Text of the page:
Remembering Vito Perrone
The University of North Dakota has learned about the passing of one of the University’s former deans, Vito Perrone.
Perrone died on Wednesday, Aug. 24, in Cambridge, Mass. He was 78.
Vito Perrone, a native of Bath, Mich., served as dean of the UND Center for Teaching and Learning (CTL) from 1972 to 1986. He first held the position of dean for the New School of Behavioral Studies at UND, and then after four years, began his stint as head of the CTL. He was nationally recognized for his work on educational equity, progressivism in education, and alternative assessment, according to Dan Rice, current dean of the UND College of Education and Human Development (EHD).
EHD will hold a remembrance time for former Dean Vito Perrone at noon Wednesday, Aug. 31, in Room 12 in the Education Building on campus. Room 12 is located on the lower level of the building and access may be gained through the main door to the new addition on the west or through the door on the south east corner of the building. Elevators are located near either entrance. University and community members are welcome.
Perrone founded the North Dakota Study Group, which continues to function as a national organization devoted to the educational values he espoused and held dear. Perrone wrote for both scholarly literature and popular media on educational issues and was one of the most influential educational voices in the country during this era, Rice said.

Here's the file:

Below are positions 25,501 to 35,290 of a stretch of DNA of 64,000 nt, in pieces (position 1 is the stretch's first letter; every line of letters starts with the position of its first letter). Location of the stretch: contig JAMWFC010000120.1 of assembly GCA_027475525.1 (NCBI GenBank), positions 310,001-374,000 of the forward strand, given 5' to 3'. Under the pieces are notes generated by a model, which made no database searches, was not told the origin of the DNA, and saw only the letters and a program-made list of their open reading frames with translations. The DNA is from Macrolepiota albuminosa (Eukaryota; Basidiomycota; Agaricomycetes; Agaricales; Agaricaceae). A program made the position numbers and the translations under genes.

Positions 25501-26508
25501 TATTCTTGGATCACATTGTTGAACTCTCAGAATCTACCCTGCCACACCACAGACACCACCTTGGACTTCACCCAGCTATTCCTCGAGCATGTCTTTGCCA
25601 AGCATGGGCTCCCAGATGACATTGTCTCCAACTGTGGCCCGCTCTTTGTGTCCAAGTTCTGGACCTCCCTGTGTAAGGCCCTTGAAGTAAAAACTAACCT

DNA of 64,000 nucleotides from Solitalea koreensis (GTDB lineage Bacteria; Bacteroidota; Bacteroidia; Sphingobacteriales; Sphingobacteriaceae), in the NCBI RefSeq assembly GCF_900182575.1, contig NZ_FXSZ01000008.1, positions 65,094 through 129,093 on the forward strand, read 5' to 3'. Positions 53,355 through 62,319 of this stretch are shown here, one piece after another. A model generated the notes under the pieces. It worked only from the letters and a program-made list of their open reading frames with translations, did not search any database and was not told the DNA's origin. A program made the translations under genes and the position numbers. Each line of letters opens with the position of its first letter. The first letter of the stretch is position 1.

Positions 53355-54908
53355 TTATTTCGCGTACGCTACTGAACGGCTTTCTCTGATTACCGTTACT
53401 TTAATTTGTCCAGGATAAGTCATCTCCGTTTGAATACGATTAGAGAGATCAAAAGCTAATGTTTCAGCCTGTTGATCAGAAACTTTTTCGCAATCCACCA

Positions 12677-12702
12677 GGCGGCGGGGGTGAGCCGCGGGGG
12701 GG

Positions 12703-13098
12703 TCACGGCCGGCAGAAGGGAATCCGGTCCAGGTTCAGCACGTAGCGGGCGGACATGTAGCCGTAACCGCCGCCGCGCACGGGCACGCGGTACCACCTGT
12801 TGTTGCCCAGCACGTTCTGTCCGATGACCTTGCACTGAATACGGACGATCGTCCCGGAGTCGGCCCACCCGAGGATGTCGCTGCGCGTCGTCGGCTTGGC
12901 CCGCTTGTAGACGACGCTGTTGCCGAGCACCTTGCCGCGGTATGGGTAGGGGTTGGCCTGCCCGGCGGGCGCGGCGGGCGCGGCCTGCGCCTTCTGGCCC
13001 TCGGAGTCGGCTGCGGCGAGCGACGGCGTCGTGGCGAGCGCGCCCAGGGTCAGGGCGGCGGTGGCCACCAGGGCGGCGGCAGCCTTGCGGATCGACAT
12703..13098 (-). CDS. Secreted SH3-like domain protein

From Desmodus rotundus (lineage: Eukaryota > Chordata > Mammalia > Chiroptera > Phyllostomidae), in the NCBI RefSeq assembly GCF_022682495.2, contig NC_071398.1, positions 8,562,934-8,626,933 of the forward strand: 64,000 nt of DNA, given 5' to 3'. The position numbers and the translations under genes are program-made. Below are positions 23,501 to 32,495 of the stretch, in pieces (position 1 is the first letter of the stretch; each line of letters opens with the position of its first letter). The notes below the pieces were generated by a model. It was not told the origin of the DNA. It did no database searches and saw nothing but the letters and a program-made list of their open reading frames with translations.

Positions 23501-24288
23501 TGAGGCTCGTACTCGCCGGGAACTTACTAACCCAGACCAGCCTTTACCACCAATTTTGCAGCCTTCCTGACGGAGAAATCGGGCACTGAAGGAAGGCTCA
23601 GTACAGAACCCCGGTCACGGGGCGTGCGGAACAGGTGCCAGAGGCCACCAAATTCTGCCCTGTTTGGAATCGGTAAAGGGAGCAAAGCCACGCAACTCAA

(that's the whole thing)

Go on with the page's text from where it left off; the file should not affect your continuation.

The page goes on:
“He was certainly one of UND’s most remarkable and nationally recognized Deans, not just from education, Rice said. “For example, we had a young scholar from Japan here last year doing research about him and his work with alternative assessment.”
Perrone came to UND from Northern Michigan University, where he taught history and education and served as dean of the Graduate School. He studied history, sociology, science and education at Michigan State, where received his bachelor’s, master’s and Ph.D.
Perrone left UND in 1986 to become Vice President at the national Carnegie Foundation for Advancement in Teaching. Two years later, he joined the faculty of the Harvard Graduate School of Education and served as director of Teacher Education and chair of the Teaching, Curriculum, and Learning Environments Program.
Prior to leaving UND, a scholarship for UND students was established in Perrone’s honor. Those wishing to honor the memory of Perrone may wish to contribute to that endowment by contacting Jena Pierce, alumni and development officer at the College of Education and Human Development, at 701-777-0844.
The University and Dean Rice, on behalf of the College of Education and Human Development, join Perrone’s family and many friends and colleagues in mourning his loss.